Age gives the opportunity for wisdom, but does not guarantee it. Yesterday I said that I really don’t know how to become wise. However, I do have a couple of ideas. First of all, I think we can clearly says that knowledge does not bring wisdom. I briefly explained the difference between knowledge, understanding, and wisdom. Clearly, simply learning something does not make one wise. Some degree of knowledge is certainly required for wisdom, but knowledge doesn’t bring wisdom with it (though we often like to act like it does). However, age doesn’t bring wisdom either. Ultimately, I think that wisdom comes through a combination of knowledge, experience, and character. Proverbs tells us that you can beat a fool a thousand times and he will learn nothing (I often think this describes me better), but a wise man will learn simply from watching others.
I think that without experience there can be no actual advance in wisdom. However, we all know people who simply refuse to learn. They fail in the same ways over and over (maybe I’m describing you… all too often I’m describing me), and despite their experiences, they do not grow in wisdom. So, experience does not simply bring wisdom. This is where character comes in. Our character determines how we respond to our experiences. Do I do the same thing over again, even though it ended badly last time, or do I learn from my mistakes? In many ways pride is the enemy of wisdom. If my pride keeps me from learning from my experiences, then it keeps me from developing wisdom.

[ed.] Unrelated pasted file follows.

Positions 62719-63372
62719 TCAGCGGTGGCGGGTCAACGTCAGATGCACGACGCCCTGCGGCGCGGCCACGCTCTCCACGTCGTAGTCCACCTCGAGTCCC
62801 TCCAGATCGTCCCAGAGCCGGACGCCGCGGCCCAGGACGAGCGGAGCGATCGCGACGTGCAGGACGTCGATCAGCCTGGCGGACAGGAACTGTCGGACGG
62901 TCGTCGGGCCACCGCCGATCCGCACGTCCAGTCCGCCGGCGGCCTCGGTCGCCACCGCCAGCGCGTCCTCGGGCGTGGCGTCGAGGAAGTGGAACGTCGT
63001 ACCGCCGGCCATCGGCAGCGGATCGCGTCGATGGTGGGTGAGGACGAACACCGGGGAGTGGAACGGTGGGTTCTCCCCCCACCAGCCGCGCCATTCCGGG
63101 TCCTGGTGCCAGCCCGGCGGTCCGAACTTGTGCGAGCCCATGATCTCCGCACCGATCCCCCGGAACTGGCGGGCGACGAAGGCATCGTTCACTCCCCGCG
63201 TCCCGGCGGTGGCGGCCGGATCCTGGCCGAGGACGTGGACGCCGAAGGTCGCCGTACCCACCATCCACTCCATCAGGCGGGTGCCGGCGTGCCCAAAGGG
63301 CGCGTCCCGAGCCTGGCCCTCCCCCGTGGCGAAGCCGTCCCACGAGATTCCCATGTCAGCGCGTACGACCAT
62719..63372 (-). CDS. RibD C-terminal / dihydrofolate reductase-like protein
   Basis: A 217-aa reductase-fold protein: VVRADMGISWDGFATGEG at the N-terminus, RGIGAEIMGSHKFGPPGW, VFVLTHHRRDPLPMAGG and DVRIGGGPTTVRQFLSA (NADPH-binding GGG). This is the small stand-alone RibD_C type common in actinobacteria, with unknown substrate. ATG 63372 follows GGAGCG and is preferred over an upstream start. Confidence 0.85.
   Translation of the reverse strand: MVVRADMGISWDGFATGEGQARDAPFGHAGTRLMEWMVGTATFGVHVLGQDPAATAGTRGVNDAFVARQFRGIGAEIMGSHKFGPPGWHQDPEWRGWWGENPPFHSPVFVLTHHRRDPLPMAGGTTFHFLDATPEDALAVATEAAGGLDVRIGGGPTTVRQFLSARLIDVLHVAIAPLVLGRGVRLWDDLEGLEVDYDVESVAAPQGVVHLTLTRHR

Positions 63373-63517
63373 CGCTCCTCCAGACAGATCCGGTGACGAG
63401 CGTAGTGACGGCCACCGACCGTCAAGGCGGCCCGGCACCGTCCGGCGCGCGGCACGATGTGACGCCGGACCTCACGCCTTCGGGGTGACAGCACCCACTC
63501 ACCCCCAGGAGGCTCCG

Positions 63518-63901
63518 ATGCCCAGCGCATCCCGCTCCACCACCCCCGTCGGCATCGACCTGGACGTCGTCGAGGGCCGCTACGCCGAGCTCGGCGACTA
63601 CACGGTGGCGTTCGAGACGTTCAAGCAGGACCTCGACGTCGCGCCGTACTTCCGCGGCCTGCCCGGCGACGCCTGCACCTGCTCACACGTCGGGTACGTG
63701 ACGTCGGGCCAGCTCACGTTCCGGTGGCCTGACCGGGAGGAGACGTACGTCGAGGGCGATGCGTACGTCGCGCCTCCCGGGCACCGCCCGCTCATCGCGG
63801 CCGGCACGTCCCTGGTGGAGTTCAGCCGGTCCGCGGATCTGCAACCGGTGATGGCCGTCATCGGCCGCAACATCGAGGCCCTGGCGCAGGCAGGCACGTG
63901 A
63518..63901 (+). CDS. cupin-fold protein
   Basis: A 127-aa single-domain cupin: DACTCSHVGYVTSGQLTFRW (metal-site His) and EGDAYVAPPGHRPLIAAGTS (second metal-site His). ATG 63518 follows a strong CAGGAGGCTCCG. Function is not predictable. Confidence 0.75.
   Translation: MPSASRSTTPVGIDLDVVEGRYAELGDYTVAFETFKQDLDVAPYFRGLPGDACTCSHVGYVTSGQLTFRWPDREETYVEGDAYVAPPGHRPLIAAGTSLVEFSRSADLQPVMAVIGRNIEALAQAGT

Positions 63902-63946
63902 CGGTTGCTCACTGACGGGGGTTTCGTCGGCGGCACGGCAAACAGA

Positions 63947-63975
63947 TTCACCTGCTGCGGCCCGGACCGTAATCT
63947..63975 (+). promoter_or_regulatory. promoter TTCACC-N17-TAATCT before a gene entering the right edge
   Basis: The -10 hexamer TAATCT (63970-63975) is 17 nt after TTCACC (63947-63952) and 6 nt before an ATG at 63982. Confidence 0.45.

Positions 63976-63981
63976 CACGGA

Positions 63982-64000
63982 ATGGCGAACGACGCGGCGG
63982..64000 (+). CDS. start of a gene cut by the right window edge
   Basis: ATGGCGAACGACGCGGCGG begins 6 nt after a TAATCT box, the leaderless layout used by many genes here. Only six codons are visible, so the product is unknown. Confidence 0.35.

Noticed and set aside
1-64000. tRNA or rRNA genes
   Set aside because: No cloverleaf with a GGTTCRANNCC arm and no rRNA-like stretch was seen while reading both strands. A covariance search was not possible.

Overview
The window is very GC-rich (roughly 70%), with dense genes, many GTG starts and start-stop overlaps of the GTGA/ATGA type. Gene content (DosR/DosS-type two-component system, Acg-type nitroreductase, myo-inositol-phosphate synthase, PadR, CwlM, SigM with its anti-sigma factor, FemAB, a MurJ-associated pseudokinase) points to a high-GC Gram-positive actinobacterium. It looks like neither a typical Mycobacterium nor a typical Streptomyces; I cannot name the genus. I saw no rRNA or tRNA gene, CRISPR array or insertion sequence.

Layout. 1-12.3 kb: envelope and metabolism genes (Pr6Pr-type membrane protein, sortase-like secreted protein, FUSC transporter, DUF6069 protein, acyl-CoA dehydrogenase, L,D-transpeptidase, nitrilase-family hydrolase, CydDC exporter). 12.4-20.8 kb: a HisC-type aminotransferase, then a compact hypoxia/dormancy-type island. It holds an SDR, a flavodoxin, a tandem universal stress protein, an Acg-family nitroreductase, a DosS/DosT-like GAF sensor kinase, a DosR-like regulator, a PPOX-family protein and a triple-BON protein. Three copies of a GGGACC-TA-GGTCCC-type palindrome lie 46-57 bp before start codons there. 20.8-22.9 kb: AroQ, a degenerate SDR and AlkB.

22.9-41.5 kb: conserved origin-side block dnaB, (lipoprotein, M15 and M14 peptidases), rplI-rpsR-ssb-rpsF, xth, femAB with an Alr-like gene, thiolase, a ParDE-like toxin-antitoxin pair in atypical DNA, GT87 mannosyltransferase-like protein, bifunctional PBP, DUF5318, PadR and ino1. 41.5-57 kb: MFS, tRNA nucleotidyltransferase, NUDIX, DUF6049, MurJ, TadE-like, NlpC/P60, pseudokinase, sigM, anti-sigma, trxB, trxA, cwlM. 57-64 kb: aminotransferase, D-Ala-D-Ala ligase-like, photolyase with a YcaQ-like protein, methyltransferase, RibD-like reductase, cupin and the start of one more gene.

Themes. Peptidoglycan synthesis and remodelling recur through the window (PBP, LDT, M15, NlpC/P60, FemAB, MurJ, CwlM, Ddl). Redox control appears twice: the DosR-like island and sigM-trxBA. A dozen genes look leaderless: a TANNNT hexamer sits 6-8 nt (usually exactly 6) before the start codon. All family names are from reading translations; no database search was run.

Similarly, hope can sometimes be the enemy of wisdom. As I said yesterday, wisdom answers the why questions. Why should I do this, or why shouldn’t I do this? Hope, especially foolish hope, often presents unrealistic reasons that wisdom should pierce. For instance, I’ve mentioned before that in the past I’ve had a bad habit of dating young, emotionally traumatized women. Let us say that I meet a young woman who’s just come out of an abusive relationship. Wisdom should tell me that pursuing her is a bad idea. It is unlikely that she will be ready for or willing to enter the kind of relationship that I’m looking for, and I will probably get hurt if I try. However, hope whispers in my ear: ‘maybe this time will be different’.
This hope is not realistic, nor is it wise. It is, in many ways, prideful and it focuses on me and what I want, rather than focusing on God and seeking to do his will. So, I wind up following a hope that pridefully puts my own selfishness before my devotion to God. This is, of course, obviously not a wise thing to do. So, pride and prideful hope can both be enemies of wisdom, and either might result in keeping me from wisdom no matter how old I get.